Gül: That may appear in the report, and it may well be true owing to the fact that, in 2008, we were extremely busy with domestic political issues. It's quite possible that we have fallen behind our targets, but I'm confident we'll make up for this lost ground in 2009.

SPIEGEL: In your opinion, when will Turkey become a member of the EU?

Gül: We're not in any rush. But there is one thing that you should know: Turkey is a very different place than it was in 2003 and, five years from now, the country will also be very different than it is today. My country will undergo enormous changes. In addition to that, we are currently involved in accession negotiations, and the EU will be very closely monitoring our progress. When this process is successfully completed, Turkey will have to make a political decision about whether it should join the EU. At that point, we will also expect that each and every country will stand by its signature. We expect the Europeans to honor their agreement.

SPIEGEL: Your handling of foreign policy has received quite a lot of praise from the Europeans. In the past, your country was surrounded by enemies; but, today, with the exception of Cyprus, you maintain good relations with all your neighbors. How did this happen?

Gül: Our foreign policy is being pursued with an eye toward finding solutions. We believe that we can solve not only our own problems, but also those of the region as a whole. Turkey can contribute to peace and stability in the Middle East.

SPIEGEL: For example, Ankara is serving as a mediator in the talks between Syria and Israel. How are things progressing there?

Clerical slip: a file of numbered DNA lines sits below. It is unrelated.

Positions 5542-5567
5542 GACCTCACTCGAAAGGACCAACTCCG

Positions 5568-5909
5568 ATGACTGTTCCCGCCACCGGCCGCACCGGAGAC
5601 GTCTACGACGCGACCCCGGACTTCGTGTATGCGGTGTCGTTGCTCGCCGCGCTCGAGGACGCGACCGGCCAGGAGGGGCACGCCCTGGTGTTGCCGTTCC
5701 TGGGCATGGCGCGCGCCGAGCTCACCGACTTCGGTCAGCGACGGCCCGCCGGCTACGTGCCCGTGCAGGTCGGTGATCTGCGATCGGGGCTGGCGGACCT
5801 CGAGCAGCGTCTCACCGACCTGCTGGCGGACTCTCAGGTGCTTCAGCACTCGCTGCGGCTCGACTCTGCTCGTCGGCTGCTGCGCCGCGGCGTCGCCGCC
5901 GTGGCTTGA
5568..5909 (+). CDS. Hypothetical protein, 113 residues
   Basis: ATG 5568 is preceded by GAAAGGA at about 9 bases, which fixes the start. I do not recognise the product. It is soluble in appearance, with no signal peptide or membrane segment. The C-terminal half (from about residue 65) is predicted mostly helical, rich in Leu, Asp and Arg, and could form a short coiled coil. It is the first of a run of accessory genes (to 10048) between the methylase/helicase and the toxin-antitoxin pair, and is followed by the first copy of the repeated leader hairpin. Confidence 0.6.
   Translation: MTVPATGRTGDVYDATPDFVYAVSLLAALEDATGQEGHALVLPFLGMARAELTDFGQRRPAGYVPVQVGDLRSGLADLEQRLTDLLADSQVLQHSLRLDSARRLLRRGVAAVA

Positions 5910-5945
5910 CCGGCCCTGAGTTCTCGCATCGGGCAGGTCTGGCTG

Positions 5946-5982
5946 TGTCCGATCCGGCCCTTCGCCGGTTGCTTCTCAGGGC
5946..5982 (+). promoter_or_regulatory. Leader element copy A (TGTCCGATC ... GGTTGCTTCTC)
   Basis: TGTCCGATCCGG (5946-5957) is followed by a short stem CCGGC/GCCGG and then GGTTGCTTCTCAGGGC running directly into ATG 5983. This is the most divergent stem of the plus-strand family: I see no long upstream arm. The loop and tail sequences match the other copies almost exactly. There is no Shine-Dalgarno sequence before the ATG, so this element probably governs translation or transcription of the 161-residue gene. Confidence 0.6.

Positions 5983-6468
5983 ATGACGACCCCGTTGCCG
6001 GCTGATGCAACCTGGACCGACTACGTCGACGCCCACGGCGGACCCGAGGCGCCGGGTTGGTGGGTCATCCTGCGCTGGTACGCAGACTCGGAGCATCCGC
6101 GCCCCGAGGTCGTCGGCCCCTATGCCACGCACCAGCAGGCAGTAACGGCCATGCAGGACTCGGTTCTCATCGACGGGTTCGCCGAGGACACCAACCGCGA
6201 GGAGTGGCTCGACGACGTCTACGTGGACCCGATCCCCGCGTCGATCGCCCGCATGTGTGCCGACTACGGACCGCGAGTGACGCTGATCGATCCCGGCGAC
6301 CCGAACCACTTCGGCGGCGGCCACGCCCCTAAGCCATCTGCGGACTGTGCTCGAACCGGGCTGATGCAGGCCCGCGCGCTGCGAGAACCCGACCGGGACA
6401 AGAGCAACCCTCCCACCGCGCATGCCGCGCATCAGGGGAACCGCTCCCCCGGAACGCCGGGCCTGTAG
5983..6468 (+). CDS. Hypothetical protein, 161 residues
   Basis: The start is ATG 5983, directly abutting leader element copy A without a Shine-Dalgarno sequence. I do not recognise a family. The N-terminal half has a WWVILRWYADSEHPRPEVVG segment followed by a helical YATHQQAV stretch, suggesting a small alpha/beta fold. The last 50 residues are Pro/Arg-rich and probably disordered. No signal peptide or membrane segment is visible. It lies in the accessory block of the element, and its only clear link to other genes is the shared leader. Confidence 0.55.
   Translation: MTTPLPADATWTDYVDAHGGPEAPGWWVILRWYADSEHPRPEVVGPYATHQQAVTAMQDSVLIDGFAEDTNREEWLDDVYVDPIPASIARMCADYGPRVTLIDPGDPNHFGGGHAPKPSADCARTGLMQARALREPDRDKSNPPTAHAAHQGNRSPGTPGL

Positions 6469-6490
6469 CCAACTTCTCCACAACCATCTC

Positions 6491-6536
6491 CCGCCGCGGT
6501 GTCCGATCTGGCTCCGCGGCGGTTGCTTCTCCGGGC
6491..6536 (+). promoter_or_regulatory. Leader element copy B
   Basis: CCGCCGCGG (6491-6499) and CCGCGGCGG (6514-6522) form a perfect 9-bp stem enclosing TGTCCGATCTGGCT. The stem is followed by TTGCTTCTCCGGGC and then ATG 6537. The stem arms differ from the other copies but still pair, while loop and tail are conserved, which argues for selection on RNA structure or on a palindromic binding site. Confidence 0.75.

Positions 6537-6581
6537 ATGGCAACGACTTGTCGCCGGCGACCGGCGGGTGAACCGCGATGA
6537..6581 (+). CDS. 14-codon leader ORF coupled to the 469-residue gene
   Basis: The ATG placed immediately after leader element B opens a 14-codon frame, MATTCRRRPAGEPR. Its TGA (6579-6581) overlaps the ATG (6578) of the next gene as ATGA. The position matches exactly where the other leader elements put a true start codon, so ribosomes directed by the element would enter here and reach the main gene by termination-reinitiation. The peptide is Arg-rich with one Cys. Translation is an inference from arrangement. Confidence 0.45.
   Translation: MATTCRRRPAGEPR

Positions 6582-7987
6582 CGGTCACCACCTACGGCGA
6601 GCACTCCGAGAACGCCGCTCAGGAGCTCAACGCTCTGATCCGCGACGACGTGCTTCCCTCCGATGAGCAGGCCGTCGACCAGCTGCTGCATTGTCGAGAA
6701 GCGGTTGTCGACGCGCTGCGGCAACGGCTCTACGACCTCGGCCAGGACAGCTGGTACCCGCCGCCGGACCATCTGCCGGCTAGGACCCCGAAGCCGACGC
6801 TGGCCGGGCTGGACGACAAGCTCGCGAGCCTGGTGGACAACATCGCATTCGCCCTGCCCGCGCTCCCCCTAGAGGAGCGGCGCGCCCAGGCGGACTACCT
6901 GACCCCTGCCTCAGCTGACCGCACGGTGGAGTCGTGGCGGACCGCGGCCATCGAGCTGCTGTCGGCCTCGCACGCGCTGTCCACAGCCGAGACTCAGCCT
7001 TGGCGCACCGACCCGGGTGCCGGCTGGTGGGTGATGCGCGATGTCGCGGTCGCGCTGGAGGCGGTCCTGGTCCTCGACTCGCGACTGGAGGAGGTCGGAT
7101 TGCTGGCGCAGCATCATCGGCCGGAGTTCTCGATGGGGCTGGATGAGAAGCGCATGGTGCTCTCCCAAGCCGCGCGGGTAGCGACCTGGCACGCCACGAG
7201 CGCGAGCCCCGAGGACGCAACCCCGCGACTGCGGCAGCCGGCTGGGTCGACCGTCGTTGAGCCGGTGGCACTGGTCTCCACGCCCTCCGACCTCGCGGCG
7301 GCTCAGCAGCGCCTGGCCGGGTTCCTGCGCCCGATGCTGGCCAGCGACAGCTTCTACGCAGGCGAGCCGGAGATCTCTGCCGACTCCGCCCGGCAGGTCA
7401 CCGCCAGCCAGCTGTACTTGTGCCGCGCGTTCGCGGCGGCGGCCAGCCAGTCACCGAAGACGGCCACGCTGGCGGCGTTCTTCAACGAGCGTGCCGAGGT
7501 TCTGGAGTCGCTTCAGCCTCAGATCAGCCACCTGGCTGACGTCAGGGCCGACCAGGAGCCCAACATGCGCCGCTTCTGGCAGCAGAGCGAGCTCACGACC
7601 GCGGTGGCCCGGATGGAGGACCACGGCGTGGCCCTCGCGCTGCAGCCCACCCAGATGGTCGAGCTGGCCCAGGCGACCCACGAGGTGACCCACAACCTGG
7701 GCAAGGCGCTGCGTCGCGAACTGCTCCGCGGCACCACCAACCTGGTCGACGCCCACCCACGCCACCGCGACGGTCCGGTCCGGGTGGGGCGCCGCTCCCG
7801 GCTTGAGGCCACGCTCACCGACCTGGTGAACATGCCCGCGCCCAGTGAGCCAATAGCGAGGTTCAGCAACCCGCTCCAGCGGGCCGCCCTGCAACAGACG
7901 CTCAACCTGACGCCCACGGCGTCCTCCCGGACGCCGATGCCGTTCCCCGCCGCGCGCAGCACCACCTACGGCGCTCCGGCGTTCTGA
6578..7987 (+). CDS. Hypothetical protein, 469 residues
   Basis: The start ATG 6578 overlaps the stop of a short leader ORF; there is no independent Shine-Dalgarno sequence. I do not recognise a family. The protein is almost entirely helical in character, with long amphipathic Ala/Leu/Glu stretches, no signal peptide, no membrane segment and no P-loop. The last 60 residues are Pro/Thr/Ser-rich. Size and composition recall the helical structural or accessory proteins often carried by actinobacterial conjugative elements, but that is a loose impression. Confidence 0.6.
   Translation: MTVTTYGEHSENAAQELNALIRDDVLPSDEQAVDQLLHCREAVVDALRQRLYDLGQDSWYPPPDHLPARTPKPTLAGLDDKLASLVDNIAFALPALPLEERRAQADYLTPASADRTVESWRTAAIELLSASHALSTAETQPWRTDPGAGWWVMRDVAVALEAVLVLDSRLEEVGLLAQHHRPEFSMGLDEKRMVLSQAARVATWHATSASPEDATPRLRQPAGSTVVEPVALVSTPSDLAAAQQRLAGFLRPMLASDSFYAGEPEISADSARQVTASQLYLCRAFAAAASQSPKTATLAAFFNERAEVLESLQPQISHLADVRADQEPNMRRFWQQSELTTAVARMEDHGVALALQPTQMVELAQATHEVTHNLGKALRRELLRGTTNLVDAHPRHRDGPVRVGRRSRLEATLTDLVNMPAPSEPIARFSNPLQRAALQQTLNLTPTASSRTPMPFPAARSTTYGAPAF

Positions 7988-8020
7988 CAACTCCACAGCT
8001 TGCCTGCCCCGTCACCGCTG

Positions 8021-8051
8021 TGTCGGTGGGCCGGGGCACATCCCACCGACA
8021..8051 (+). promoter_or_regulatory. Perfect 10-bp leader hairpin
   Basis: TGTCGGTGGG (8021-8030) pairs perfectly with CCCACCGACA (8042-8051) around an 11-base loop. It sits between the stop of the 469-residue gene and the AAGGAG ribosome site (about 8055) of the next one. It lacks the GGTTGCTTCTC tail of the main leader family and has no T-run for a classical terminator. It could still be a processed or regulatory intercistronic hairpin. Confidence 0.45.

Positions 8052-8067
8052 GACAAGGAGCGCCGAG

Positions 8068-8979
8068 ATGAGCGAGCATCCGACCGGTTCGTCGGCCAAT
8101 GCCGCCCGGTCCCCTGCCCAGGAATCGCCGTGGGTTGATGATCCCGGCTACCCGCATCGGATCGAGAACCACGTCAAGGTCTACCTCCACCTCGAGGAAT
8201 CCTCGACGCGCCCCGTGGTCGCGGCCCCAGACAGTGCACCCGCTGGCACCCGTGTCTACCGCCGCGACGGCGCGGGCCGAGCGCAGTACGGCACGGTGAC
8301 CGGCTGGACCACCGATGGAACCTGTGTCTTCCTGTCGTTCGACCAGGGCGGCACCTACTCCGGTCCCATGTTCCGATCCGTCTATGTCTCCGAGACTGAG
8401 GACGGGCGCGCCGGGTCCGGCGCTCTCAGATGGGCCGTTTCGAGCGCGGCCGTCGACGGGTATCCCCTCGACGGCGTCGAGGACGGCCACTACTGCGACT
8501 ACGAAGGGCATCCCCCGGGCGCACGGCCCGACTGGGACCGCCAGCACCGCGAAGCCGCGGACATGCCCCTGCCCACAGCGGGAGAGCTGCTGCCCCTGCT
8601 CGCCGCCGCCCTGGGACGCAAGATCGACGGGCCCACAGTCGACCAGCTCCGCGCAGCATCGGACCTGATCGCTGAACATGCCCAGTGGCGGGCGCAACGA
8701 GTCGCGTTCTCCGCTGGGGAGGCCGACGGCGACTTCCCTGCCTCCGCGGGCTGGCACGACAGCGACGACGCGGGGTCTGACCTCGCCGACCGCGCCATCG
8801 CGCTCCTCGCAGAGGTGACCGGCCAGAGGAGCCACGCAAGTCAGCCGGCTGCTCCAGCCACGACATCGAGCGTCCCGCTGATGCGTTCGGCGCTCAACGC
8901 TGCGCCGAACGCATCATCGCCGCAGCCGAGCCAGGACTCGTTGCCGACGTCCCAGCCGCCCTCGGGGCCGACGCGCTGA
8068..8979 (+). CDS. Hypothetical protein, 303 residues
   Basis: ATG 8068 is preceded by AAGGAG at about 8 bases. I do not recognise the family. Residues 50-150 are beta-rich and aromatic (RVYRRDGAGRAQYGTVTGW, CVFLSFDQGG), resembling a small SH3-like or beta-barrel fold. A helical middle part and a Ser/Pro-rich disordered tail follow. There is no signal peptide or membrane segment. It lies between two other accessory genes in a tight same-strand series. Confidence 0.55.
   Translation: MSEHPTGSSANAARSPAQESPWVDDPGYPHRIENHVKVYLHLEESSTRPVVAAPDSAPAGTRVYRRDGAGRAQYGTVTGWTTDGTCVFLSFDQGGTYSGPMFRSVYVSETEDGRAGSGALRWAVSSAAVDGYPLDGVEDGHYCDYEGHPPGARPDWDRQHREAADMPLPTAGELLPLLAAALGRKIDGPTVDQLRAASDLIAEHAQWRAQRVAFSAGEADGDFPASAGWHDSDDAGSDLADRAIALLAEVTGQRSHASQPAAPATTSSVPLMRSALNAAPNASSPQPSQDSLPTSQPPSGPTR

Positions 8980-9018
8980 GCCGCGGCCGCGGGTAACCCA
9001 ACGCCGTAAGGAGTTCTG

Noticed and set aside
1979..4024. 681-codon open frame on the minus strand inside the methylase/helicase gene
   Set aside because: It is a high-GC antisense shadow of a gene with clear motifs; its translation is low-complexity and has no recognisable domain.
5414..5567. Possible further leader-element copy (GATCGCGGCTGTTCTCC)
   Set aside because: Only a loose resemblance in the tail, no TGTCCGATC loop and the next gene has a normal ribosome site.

Gül: It helps that we have won the trust of both countries. That is why we play a special role in the Syrian-Israeli peace process. We make it easier for the parties in the conflict to talk with each other. And both sides are working very openly and earnestly to reach an agreement.

SPIEGEL: Does the same solutions-oriented approach that you take with foreign policy also apply to the conflict with the PKK, the Kurdistan Workers' Party? Why has the Kurdish question remained such a festering wound?

Gül: You have to very clearly separate the Kurdish question from the PKK issue. According to our constitution, anyone holding Turkish citizenship enjoys the same rights. They can hold any office no matter what their ethnic background. In the past, there's no denying that we had problems: Many Kurds were discriminated against on account of their origins, and they weren't allowed to speak or write in Kurdish. That has changed; the cultural rights of the Kurds have improved.

SPIEGEL: And relations with the PKK?

Gül: The PKK is a terrorist organization. It carries out murderous attacks in the hearts of big cities. It has killed a large number of women and children. Many of these terrorists have crossed over the Iraqi border into Turkey. We must all appreciate the fact that the PKK is pursuing a merciless and ruthless campaign. We have to stand up against them.

SPIEGEL: In Northern Ireland, the IRA also carried out bomb attacks for decades and was responsible for horrible bloodbaths, even in the heart of London. Nevertheless, then-Prime Minister Tony Blair still lifted the ban on holding talks with the IRA and -- slowly but surely -- achieved peace after years of civil war. Can this serve as a model for Turkey?

Gül: Of course, there are countless ways to cope with terrorism. I am sure that our experts have studied and analyzed the British approach in Northern Ireland.

SPIEGEL: During your visit to Germany, you spoke with representatives of Turkish groups and associations on the occasion of the Frankfurt Book Fair. What advice do you have for Turks living in Germany?

Gül: I would advise them to be realistic. They live here (in Germany); it's a fact. If they want to be genuinely happy in Germany and become productive members of society, above all, then they should acquire an excellent command of the German language and make the most of the opportunities offered by the German educational system. They should be enthusiastic and involved citizens. They should invest here and join a political party. There is no point in living physically in Germany but mentally in Turkey. They should become part of society. These people serve both countries best when they forge a bridge between Turkey and Germany.

Interview conducted by Gerhard Spörl and Daniel Steinvorth. Translated from the German by Paul Cohen.